Lest that sound like a formula for looseness and uncontrolled spontaneity, however, Corea is quick to emphasize the other side of jazz: the need for discipline.

That sense of discipline, says composer Ted Pease, chairman of the college's professional writing department, is evident in Corea's entire outlook. ``He follows through with such tenacity and discipline every musical undertaking,'' he says. What impresses Mr. Pease most is ``what a good role model he is for young musicians.''

Can a successful music career be combined with family life, he is asked? Corea, the father of two grown children (his second wife, singer Gayle Moran, is in the audience with his parents), insists that it can. ``Family is a part of life,'' he says, and life would be diminished without it. ``I've learned to more and more really enjoy having a feeling of home,'' he says.

But the heart of the discussion lies in his music -- not surprisingly, since as vibraphonist Gary Burton says, ``He's the most prolific and versatile musician in our business.'' Mr. Burton, a faculty member at Berklee who has played and recorded with Corea for 12 years, says Corea has already written between 300 and 400 compositions. ``The only guy I know who was as productive was Duke Ellington,'' he adds, who in a lifetime wrote some 1,500 pieces.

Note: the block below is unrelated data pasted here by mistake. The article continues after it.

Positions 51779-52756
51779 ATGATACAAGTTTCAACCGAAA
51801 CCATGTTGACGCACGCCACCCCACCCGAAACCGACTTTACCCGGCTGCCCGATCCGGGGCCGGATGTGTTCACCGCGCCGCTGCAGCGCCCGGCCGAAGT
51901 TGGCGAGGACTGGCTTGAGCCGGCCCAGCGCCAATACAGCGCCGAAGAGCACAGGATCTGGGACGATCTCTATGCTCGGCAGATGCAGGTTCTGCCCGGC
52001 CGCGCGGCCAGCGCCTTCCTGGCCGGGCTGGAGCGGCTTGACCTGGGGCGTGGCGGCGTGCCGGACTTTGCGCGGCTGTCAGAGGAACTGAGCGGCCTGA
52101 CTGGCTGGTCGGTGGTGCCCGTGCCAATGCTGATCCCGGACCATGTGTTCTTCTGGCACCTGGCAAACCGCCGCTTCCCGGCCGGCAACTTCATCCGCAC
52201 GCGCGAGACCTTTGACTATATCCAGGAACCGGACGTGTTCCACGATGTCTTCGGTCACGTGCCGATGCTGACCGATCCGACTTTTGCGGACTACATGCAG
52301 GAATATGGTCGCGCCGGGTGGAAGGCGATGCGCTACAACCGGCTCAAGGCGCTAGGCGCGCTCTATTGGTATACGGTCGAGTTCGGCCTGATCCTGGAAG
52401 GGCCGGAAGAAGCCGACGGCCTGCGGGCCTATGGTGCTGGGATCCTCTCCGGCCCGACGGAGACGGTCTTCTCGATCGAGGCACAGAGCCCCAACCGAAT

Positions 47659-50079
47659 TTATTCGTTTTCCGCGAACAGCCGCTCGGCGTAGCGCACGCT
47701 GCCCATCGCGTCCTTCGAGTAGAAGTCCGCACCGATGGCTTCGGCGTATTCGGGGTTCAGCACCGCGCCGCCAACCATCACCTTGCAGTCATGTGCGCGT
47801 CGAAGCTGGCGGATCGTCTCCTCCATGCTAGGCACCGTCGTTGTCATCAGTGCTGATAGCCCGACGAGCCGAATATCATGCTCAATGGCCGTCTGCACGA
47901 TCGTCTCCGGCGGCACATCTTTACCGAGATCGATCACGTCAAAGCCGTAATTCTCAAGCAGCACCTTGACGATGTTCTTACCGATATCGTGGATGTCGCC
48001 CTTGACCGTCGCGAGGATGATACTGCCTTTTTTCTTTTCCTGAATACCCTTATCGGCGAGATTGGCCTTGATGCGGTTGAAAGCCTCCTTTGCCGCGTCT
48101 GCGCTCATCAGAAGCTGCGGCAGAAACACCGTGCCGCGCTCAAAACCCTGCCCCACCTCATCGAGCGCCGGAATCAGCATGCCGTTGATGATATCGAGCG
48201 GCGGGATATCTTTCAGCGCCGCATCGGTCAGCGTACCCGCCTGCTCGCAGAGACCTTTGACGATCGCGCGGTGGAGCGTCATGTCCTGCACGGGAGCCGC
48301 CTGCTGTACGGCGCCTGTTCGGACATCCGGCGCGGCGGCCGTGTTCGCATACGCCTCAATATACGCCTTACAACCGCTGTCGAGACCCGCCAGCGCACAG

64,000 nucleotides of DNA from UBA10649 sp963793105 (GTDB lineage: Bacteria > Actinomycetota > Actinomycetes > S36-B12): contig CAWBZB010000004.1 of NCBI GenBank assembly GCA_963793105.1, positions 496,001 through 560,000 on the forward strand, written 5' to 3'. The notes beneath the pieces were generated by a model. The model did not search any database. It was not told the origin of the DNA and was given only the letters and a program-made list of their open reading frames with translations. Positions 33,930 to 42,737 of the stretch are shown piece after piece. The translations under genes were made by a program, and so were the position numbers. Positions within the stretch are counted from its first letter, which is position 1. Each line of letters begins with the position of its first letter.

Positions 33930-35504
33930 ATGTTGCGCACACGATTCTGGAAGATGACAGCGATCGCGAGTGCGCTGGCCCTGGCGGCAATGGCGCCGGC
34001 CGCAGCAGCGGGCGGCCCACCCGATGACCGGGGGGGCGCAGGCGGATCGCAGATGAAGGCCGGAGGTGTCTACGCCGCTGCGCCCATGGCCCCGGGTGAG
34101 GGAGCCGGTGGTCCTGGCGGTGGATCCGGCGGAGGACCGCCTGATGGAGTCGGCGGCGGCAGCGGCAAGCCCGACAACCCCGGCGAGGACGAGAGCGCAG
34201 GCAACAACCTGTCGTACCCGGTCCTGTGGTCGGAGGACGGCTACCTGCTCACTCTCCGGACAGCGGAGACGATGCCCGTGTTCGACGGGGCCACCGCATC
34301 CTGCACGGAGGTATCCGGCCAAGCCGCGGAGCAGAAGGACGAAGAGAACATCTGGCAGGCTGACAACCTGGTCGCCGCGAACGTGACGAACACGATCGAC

Several of Corea's pieces, in fact, were specially written for his four-day mid-March stint at Berklee -- where, in addition to visiting classes, Corea spent his evenings preparing student groups for a concert of his music. ``He doesn't just rehearse them,'' says Burton. ``He teaches them how to think. He's intuitively wonderful at that.''

Burton, who planned the Berklee visit after Corea suggested it during a concert tour they had in Puerto Rico six months ago, says it is the first time the college has held such an extensive in-residence program -- and the first time Corea has put that kind of effort into teaching.

In an interview after his session with the students, Corea, dressed informally in open-necked shirt, gray slacks, and white running shoes, touches on his concern with the present tendencies in popular music.

``There is no direction -- it's obvious'' he says. ``I feel there are fewer healthy things about [contemporary music] than there are unhealthy things about it,'' he adds. ``What the masses end up with is a quality that gradually seems to degrade.'' That, in part, has motivated his reawakened interest in Bach and Mozart, whom he calls ``very stabilizing points.''